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In MySQL I have a table with a name, id, position, and content values. The content is loaded onto a page in php by querying by id. The position is used in php to create a dynamic menu with the menu items ascending by position value.

So for example, say There were 3 rows with each row having a position value of 1, 2, or 3. I am trying to build a form to allow the user to change the position of the menu, items, or add a new one. So if the row in position 3 wants to be changed to position value 1, then 2 needs to become 3 and 1 needs to become 2. Or if a new item is added, the position its taking and all below it need to be shifted up a value.

What would be the best way of approaching this? Any suggestions would be appreciated.

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Is your question about how to implement the reorder in the database or how to show the reordered menu on the page? – markus Jun 6 '12 at 8:17

If you add new item- frst update all items with position value equal or more:

UPDATE MenuItems SET position = position + 1 WHERE position >= newItemPosition;

If you are updating - update only item with position higher than higherItemPosition (they will only switch places).

UPDATE MenuItems SET position = position - 1 WHERE position = higherItemPosition;

If newItemPosition is updated to lower value I would do sth like that:

UPDATE MenuItems SET position = position + 1 WHERE position = lowerItemPosition;

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This is on the right track but not working flawlessly. Adding a new item works. However updating old ones runs into some problems. I'll need to take some time to work through the logic and try a few things, but this answer might get me there. – Mitch Jun 6 '12 at 7:06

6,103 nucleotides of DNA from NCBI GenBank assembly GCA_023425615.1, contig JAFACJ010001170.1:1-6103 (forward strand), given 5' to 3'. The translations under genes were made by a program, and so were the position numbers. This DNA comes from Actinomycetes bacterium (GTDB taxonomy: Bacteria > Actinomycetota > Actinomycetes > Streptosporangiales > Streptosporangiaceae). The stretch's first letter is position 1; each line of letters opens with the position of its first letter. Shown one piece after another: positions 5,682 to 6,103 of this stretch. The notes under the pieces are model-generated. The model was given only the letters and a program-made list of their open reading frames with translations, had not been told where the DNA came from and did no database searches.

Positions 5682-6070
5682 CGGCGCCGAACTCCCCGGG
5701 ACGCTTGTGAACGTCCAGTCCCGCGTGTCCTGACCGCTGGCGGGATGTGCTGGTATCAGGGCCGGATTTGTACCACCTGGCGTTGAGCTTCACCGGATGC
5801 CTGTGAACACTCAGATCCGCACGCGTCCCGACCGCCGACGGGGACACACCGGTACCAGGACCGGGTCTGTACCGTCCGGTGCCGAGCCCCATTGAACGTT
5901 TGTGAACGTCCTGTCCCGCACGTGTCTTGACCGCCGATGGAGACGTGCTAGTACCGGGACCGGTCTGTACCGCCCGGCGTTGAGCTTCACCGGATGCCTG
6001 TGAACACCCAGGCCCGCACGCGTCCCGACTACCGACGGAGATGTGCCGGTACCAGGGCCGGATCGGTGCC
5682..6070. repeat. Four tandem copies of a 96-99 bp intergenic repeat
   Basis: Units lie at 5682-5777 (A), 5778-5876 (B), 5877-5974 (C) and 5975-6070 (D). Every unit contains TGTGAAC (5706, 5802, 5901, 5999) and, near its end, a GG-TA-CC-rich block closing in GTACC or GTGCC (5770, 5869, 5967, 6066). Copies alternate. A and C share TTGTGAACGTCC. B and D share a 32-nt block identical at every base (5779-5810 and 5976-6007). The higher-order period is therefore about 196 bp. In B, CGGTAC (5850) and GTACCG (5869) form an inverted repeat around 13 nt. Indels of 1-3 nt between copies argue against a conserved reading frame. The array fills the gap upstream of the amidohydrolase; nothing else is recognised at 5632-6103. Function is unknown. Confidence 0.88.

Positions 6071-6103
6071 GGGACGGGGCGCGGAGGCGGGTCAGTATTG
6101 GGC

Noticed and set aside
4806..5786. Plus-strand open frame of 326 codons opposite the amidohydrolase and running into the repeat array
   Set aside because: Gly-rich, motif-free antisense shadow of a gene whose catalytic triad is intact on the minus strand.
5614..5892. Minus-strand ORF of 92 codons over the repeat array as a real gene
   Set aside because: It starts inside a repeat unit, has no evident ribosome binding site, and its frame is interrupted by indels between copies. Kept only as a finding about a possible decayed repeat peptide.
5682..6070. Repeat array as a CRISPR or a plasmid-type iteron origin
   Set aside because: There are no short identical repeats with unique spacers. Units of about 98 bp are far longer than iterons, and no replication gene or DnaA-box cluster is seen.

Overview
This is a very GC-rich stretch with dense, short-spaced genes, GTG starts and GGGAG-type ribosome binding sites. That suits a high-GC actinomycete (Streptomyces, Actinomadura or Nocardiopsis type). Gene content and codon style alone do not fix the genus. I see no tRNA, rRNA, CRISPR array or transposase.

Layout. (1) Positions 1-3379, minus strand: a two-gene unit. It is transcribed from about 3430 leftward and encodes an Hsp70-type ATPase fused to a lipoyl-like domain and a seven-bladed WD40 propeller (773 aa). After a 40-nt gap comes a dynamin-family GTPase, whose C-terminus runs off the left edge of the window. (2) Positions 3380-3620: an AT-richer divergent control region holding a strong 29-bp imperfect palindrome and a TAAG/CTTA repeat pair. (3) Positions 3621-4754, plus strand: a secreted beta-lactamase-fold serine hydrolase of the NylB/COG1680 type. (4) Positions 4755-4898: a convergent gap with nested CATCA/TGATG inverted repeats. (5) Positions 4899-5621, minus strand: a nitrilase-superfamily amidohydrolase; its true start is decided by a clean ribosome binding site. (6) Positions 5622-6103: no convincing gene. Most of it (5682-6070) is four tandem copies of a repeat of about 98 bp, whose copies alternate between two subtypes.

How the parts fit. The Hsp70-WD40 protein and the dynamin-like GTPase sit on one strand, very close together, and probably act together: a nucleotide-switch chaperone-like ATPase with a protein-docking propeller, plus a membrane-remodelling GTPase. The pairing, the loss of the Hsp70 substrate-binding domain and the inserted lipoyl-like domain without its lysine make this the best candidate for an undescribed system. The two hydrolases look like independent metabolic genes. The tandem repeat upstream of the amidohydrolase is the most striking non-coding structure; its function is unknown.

If position column is UNIQUE make id in a good order, but I'm sure you know it. Oh - I made mistake in higherItemPosition query (there was >= and should be simply = - corrected) – Joe Jun 6 '12 at 7:43

Two ideas come to mind:

have the menu as an AJAX loaded div and then react to the change and reload the div, which means you could rerun the SQL

load the answers into a javascript array and present them that way as you then have drag change abilities.

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Before we swarm the database with queries, create indexes (e.g. primary key) that covers the position field, update several rows with their index entries per change, and so on, let's consider the following:

  1. How long would a menu get, in the worst case?
  2. Do you really need to obtain individual rows from the menu, or whenever you need to display a menu you need to SELECT all of its rows?

Most often, these cases can be solved with a much simpler, pragmatic approach that will also be far easier for you as a programmer. If the menu isn't going to be too long and you probably need all of it every time you need to read it, why not keep it as a list (of items of whatever type) in your program, and serialize it with whatever method (e.g. JSON or Python Pickle) before storing it in the database as a single row with a text field? If the menu is in a list, reordering its elements will be pretty simple, a read operation for the menu would demand a single row SELECT for the database, and a write operation would require a single UPDATE, without caring for keeping a Position field updated.

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